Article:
The aim of our studies is to determine the function of vaults. Since function is frequently dictated by structure, we have numerous ongoing projects detailing the structure of the vault particle by conventional electron microscopy as well as cryo-EM. Recent studies have led to the characterization at the molecular level of many of the core vault components. Examination of the sequenced vRNAs has revealed a striking structural similarity which has lent support to the hypothesis that the vRNA serves a functional role in the vault particle. The details of this contribution to vault function need to be resolved. The vRNA genes have turned out to be interesting and possibly highly regulated. Analysis of major vault proteins from a number of species indicates that the MVPs constitute a new class of proteins, highly related to one another but unrelated to any previously characterized cell proteins.
In dictyostelium, where there are at least 3 MVPs, disruption of two MVPs leads to an altered growth phenotype under nutritional stress. The identification of the high molecular weight vault proteins, p240, as a component of telomerase and p193, as a new PARP. reveals an intriguing complexity in this particle. Although the MVP appears to play a structural role, its upregulation in multi-drug resistant cancer cells is intriguing and supports previous predictions that vaults have a transport function.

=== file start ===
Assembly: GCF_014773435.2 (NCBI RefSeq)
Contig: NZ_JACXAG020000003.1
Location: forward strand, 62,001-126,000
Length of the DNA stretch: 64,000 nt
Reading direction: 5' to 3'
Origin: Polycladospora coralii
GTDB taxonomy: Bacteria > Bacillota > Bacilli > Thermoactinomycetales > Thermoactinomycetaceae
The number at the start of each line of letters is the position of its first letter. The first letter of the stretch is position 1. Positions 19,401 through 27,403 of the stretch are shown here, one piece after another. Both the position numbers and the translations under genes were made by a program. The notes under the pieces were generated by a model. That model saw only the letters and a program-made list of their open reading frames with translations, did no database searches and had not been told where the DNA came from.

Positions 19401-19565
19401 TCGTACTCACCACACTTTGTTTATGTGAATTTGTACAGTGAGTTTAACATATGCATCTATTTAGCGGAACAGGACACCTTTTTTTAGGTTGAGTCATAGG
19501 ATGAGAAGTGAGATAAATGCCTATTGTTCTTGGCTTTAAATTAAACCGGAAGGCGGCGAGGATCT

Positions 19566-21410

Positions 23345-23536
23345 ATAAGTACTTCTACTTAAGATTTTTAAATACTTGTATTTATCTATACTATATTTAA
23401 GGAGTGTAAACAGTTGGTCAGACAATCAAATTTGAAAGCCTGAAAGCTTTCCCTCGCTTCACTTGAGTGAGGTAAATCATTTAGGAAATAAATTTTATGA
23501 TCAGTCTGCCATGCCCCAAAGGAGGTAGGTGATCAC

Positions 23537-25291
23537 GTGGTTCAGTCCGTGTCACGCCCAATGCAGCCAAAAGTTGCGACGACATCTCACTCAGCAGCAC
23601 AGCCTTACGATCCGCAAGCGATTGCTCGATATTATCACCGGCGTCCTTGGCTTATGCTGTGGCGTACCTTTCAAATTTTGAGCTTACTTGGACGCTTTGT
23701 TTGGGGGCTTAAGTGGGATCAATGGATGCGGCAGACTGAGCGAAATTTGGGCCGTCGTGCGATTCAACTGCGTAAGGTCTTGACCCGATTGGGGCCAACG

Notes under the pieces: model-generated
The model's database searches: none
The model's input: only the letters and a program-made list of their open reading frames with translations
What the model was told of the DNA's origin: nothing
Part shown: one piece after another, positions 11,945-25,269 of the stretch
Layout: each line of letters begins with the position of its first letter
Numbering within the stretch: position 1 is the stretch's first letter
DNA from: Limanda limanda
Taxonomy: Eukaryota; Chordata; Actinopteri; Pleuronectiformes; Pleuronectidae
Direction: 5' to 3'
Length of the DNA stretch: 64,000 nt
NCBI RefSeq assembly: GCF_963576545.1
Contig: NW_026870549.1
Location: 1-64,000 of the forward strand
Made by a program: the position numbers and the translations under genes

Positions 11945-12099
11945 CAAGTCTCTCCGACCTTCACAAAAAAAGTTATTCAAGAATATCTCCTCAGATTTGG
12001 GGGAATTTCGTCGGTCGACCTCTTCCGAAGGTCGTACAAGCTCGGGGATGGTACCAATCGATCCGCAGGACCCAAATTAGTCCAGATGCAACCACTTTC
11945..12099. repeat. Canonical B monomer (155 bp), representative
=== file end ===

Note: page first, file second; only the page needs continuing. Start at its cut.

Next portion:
Are vaults actively transporting drugs and/or RNA and are they interacting with cellular structures, such as the nuclear pore complex? Answers to these questions will be the basis of future studies of vault function.
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